Virus breaks out on G'town campus
The outbreak of the norovirus on Georgetown's campus shut down the Hoyas' individual and team workouts the past week but none of the basketball players have been affected so far, Georgetown coach John Thompson III said Tuesday.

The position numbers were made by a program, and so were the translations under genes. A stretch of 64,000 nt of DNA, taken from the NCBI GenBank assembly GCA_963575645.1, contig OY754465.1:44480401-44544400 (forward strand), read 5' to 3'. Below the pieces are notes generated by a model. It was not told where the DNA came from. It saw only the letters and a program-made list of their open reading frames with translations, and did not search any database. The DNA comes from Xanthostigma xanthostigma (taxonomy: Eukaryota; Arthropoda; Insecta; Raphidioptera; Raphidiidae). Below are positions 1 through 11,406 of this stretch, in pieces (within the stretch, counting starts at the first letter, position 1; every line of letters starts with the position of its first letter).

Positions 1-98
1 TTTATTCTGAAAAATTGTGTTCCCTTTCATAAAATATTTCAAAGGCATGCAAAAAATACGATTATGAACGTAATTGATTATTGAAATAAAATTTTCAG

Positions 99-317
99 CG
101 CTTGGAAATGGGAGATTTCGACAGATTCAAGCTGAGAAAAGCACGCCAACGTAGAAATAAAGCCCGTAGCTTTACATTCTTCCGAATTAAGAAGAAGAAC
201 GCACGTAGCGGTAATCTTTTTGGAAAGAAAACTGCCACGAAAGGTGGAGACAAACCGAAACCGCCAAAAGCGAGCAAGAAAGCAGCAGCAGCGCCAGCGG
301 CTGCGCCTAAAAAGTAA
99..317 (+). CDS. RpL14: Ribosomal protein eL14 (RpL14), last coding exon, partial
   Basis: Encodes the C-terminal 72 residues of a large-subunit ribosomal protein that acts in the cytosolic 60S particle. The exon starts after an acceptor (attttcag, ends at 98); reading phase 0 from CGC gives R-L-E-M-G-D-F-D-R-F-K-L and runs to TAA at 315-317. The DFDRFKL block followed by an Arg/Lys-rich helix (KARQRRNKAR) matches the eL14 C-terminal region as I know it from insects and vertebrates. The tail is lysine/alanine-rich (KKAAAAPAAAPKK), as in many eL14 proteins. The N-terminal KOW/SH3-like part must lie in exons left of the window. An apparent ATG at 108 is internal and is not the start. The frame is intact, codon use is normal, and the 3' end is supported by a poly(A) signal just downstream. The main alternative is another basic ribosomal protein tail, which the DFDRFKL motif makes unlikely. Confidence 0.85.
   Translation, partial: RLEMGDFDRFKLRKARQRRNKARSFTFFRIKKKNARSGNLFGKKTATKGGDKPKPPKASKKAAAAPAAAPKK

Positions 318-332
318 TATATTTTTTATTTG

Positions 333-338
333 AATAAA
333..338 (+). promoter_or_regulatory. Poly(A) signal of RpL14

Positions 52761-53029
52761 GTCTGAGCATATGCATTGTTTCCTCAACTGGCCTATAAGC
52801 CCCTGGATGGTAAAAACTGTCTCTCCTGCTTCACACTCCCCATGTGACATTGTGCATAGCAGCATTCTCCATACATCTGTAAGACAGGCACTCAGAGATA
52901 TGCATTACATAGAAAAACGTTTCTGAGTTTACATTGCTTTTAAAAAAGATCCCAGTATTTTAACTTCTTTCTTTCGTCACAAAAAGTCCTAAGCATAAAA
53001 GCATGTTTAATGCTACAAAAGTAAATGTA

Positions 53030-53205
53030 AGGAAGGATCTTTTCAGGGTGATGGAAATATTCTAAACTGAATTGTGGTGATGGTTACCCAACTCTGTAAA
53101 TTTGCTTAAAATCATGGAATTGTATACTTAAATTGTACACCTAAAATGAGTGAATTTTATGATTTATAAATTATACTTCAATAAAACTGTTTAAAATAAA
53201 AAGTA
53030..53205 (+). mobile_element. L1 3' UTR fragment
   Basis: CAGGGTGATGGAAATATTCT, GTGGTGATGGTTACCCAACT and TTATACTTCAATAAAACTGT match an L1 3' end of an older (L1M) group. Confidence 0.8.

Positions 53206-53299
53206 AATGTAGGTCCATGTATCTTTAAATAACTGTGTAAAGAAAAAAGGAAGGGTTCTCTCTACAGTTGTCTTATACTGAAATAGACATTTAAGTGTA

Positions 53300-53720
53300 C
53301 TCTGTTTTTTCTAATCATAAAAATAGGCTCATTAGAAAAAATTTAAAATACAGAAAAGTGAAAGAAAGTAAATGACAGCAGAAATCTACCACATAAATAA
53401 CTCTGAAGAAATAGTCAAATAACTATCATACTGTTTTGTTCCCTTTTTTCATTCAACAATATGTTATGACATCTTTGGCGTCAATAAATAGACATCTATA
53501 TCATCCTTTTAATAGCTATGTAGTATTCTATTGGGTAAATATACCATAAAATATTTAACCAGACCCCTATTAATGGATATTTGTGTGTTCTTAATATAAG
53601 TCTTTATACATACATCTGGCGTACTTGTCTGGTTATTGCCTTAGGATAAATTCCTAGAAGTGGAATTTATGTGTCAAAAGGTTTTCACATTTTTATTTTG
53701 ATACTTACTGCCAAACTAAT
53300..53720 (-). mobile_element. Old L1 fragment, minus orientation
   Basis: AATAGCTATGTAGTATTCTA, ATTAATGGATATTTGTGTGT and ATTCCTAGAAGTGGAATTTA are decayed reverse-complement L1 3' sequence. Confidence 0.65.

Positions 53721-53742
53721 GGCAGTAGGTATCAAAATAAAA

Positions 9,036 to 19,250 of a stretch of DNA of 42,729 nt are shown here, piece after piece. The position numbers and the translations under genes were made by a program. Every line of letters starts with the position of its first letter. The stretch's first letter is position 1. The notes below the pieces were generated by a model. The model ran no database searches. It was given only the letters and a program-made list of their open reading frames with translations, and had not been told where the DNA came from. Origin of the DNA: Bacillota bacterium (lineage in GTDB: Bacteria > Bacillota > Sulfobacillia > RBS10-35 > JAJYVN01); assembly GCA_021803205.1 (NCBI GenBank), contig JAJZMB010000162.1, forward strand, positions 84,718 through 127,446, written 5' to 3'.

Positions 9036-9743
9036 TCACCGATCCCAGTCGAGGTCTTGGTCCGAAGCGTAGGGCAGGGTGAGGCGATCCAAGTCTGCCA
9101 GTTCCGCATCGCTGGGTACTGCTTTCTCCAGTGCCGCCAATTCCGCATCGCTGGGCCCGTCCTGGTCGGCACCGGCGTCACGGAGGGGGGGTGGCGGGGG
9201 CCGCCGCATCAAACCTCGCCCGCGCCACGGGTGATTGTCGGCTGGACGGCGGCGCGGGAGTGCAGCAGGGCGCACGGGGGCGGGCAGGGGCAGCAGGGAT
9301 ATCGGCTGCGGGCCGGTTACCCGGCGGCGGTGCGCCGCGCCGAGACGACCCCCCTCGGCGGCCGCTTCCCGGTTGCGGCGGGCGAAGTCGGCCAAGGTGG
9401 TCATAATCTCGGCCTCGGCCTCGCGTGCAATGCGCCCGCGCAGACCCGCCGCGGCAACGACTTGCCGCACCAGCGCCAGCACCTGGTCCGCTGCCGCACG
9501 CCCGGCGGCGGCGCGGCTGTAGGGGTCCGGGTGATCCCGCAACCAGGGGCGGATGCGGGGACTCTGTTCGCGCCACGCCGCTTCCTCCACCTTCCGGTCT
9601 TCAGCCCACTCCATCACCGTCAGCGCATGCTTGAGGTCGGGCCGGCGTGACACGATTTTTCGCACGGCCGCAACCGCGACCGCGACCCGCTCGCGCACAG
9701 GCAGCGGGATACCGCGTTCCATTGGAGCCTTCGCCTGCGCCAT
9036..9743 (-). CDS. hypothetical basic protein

The virus forced the postponement of a number of athletic events last weekend, including the football team's game at Colgate."There were 70 kids in the hospital and it started growing," Thompson III said. "It's like that 'cruise ship virus.' It's highly contagious and it's airborne." Thompson III said he's expecting the team will be allowed back in McDonough Gym, possibly this week, after the cleaning crew was brought in to sanitize the facility last weekend. Georgetown is planning on being a part of ESPNU's Midnight Madness event on Oct. 17. "We stayed out of the gym and told our guys not to come around for pickup games but we're hoping to start up again [this week]," Thompson III said. "We could have gone to the other gym on campus but if it's here it could be there also. It feels like it's everywhere. The number of new cases started to subside so hopefully it's over with." Thompson III said that no members of the staff have been affected. • JT3 said that prior to the outbreak Florida State transfer Julian Vaughn has helped provide experience in the early development of two fellow big men, highly touted freshman newcomer Greg Monroe and classmate Henry Sims. "He's bringing that maturity and understanding of the game," JT3 said of Vaughn. "He's helping them along." Vaughn is eligible right away after transferring from Florida State. He is from Virginia and due to extenuating circumstances was allowed to transfer without sitting out a year -- a point that a number of other schools are using in their bids to get immediate eligibility for players like USC's Alex Stepheson (from North Carolina) and Seton Hall's Keon Lawrence (Missouri) and Herb Pope (New Mexico State). Vaughn played in 31 games as a freshman, averaging 13.3 minutes and just 3 points and 2.3 boards a game for the Seminoles. "He's a big rugged kid that makes shots," JT3 said of the 6-foot-9, 246-pound Vaughn. • Monroe comes in with a lot of hype to be the next big-time big man out of Georgetown following a long line of NBA draft picks from the position. JT3 said the 6-11 Monroe out of Harvey, La., is further along than former Hoyas center Roy Hibbert was when he was a freshman. But don't mistake that for how Hibbert finished as a senior, or even as a junior during the Hoyas' Final Four year. "People don't remember Roy as a freshman walking in the door," JT3 said. Hibbert was a bit awkward as a freshman, still growing into his body and figuring out how to be an agile big man in an offense that demands a lot of movement from the post players. "He's more ready than Roy and has the potential in as much to have similar improvement and similar growth." JT3 said Monroe's willingness to pass the ball is a huge plus for his ability to blend into the Hoyas' hybrid Princeton offense. Once again, the Hoyas will have options with size in the 6-11 Monroe, 6-9 Vaughn, 6-10 Sims and the go-to guy on the roster in 6-8 junior forward DaJuan Summers. Summers averaged 11.1 points last season, second best on the team behind Hibbert's 13.4. But with Hibbert, Jonathan Wallace and Patrick Ewing Jr. all having departed as seniors and Vernon Macklin (Florida) and Jeremiah Rivers (Indiana) having transferred out, the onus is on Summers to be the experienced, mature, accountable and dependable star on this squad. "That's who we see it being," Thompson III said of the go-to guy. "He's put himself in position now." Still, there are others who can certainly score, and will be expected to, like returning guards Jessie Sapp (9.7 ppg), Austin Freeman (9.1 ppg) and Chris Wright (5.7), who is healthy after playing in only 16 games as a freshman due to a left foot injury. Wright is the expected point guard to replace the steady and reliable Wallace. Wright didn't play in any of the Big East regular-season games, returning for the conference tournament. "We've got different people who could be significant threats offensively," JT3 said. "We're coming together as a cohesive unit. We'll figure out how to win games." • Must say that JT3 continues to blaze his own trail at Georgetown in scheduling. The Hoyas once again will take on a challenging slate by playing in the Old Spice Classic in Orlando (Michigan State, Gonzaga, Tennessee, Oklahoma State, Siena, Maryland and Wichita State), Nov. 27-30, hosting a return game with Memphis (Dec. 13), and traveling to Duke (Jan. 17) in a continuing series. Oh, and then there is a Big East opener that wasn't the Hoyas' choice, at Connecticut on Dec. 29. The Big East has four or five potential Final Four teams and as many as 11 of the 16 teams starting the season with legitimate hopes to make the field of 65.